I can't remember the very first film I saw but the first film I saw in the cinema was Indiana Jones and the Temple of Doom. I thought Indie was rubbish then and I think he's rubbish now. Even when I was a kid I didn't like action flicks.

    But that's beside the point, I suppose.

  8. Fence says:

    How could you start reading WOT with book 2? Did any of it make sense?

    I have this theory, the reason more women than men watch soaps is because of the longevity of characters. The plots are really fairly unimportant, it is how the characters react that make it watchable. Although in the case of soaps they are never believable. But that is beside the point.

    As far as I'm concerned plot doesn't matter, it is only a series of actions that give the characters something to do. Obviously an arc and well thought out plot can make a book or film tighter and help with pacing. But if the characters don't interest me, but the plot is fantastic, then I'm never going to love something as much as I would if it was the reverse.

    Dime Store Magic isn't the best of Armstrong's; the first is, Bitten. imo of course.

  9. Mal says:

    Me, the 13th Duke of Mal, here, on the internet, at one o' clock in the morning? With my alarm clock set for six? With my need for nine hours sleep a night? Am I quite mad? Or is it just the temptation of my brother's computer being free for once and me being in the family home on a Sunday night? Oh well…

    I hadn't a clue what was going in The Great Hunt; I think I gave up after about twenty pages. It was just the earliest volume I could find in Ballymun library.

    Hey, maybe I should start putting on my socks before my shoes? Toasting bread and THEN buttering it? So many possibilities are opening up!

    I think women ADMIT to watching soaps more than men. Of course, I don't watch soaps…but I APPROVE of them. Or rather I approve of the Coronation Street ones, which are (I presume) about ordinary folk doing ordinary things. Rather than people lusting after some gaudy lifestyle of the rich and brainless.

    Why do they never make cinema fillums of soaps? I'd go to them.

    If a plot and characterisation are both top notch you can't separate them; the plot proceeds spontaneously from the characters. Carrie is the example I always think of. From the scene in the showers, the rest of that film unfolds so naturally that you couldn't imagine it happening any other way, given those people.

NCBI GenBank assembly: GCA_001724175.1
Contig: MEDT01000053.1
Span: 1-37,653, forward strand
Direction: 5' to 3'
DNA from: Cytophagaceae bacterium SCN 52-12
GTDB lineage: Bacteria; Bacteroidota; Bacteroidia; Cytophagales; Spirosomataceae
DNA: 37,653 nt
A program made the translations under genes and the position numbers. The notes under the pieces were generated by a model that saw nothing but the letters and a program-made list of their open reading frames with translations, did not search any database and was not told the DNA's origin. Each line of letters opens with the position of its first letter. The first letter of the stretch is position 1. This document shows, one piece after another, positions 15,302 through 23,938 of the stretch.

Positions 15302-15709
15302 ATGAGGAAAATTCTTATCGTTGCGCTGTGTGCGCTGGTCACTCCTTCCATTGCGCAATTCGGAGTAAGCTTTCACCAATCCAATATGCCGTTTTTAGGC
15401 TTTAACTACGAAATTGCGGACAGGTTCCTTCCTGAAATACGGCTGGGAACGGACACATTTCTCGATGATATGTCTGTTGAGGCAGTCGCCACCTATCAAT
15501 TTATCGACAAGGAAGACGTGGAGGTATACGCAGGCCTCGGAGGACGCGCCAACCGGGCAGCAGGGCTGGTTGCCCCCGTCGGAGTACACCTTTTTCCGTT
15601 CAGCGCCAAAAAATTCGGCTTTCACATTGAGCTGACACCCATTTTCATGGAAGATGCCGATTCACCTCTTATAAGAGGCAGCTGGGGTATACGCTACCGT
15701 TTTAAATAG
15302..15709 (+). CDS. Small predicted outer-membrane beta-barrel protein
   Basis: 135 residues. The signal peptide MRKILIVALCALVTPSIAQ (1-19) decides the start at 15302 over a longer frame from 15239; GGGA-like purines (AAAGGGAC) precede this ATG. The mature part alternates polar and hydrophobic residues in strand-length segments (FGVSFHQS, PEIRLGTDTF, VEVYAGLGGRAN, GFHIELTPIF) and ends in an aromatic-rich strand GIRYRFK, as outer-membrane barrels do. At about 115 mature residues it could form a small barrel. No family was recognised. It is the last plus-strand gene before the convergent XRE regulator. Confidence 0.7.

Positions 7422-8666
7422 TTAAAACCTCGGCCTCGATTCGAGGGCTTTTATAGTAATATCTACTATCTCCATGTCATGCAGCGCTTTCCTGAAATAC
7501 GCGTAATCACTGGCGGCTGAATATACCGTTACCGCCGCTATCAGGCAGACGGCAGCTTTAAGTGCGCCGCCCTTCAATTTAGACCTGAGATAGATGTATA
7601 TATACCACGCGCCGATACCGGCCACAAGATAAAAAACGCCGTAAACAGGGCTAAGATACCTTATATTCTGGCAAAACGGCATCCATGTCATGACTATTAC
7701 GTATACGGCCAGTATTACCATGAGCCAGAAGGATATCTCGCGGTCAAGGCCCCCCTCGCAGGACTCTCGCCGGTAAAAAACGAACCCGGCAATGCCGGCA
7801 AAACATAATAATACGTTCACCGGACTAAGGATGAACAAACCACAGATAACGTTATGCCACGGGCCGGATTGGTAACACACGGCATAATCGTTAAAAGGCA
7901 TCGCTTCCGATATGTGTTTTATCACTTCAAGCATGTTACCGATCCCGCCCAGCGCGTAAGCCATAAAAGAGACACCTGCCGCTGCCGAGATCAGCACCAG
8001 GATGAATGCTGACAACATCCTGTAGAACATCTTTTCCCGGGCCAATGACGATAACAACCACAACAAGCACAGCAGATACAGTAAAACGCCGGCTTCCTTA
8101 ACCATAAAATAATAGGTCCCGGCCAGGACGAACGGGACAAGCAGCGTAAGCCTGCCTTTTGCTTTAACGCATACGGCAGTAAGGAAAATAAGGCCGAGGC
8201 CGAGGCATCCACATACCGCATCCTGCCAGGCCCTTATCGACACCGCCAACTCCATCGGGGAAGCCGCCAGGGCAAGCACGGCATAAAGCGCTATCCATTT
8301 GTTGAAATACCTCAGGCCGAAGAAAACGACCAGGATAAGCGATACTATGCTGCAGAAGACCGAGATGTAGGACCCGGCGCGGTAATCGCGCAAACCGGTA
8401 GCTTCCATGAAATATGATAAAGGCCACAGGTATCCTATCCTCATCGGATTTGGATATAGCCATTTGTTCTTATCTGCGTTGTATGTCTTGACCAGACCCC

I didn't think Kelley Armstrong's characters were very interesting, though.

    I agree plot isn't so important, though. When my small brain gets confused by a plot I stop even trying to follow it. So his wife thinks that he works for MI5 but really he's a plumber except he's hit his head at work and now he thinks he's a spy…whatever…

  10. Fence says:

    More importantly, what are you doing getting up at six in the morning?

    Why do they never make soap films? because they'd never finish any story. that's the beauty of soaps, they just keep on going. For generation after generation :)

  11. Mal says:

    It's a long way from Ballymun to Belfield.

  12. NineMoons says:

    That sounded like a philosophical and sociological commentary kinda comment, stead of an explanation…

    I am inferring from the fact that you were in the 'Mun last night that you spoke to your brother about my Buffy DVDs then. I really hope you didn't take them home and leave them there BEFORE asking me if he could borrow them. I hope this because I don't want to hurt you. Doesn't mean I won't…

  13. Mal says:

    No, no, no. That was last Sunday. He could have seen them by now actually. I didn't think you were in such a rush to get them back.

    He hasn't really borrowed them in the sense that they're in the same house they would be in if I was watching them.

    And yes…it is a long way from Ballymun to Belfield, in every sense. It's funny watching tracksuits give way to briefcases.

  14. NineMoons says:

    Rush to not let them get mangled by someone I've never met.

  15. Mal says:

    Don't worry. Deep breaths. Think of a meadow with a gurgling stream running beside it. And rabbits. Everything is going to be just fine.

  16. NineMoons says:

    Bunnies? Floppy, hoppy *bunnies*?

    Bunnies aren't just cute like everybody supposes. They got them hoppy legs and twitchy little noses. And what's with all the carrots? What do they need such good eyesight for anywaaaaaaaay?

    Oh, Mal. You'll never understand. Because you rejected it. Sigh.

  17. Fence says:

    Bunnies, Bunnies, BUN-I-IES!

    Also, certain wabbits have nasty pointed teeth.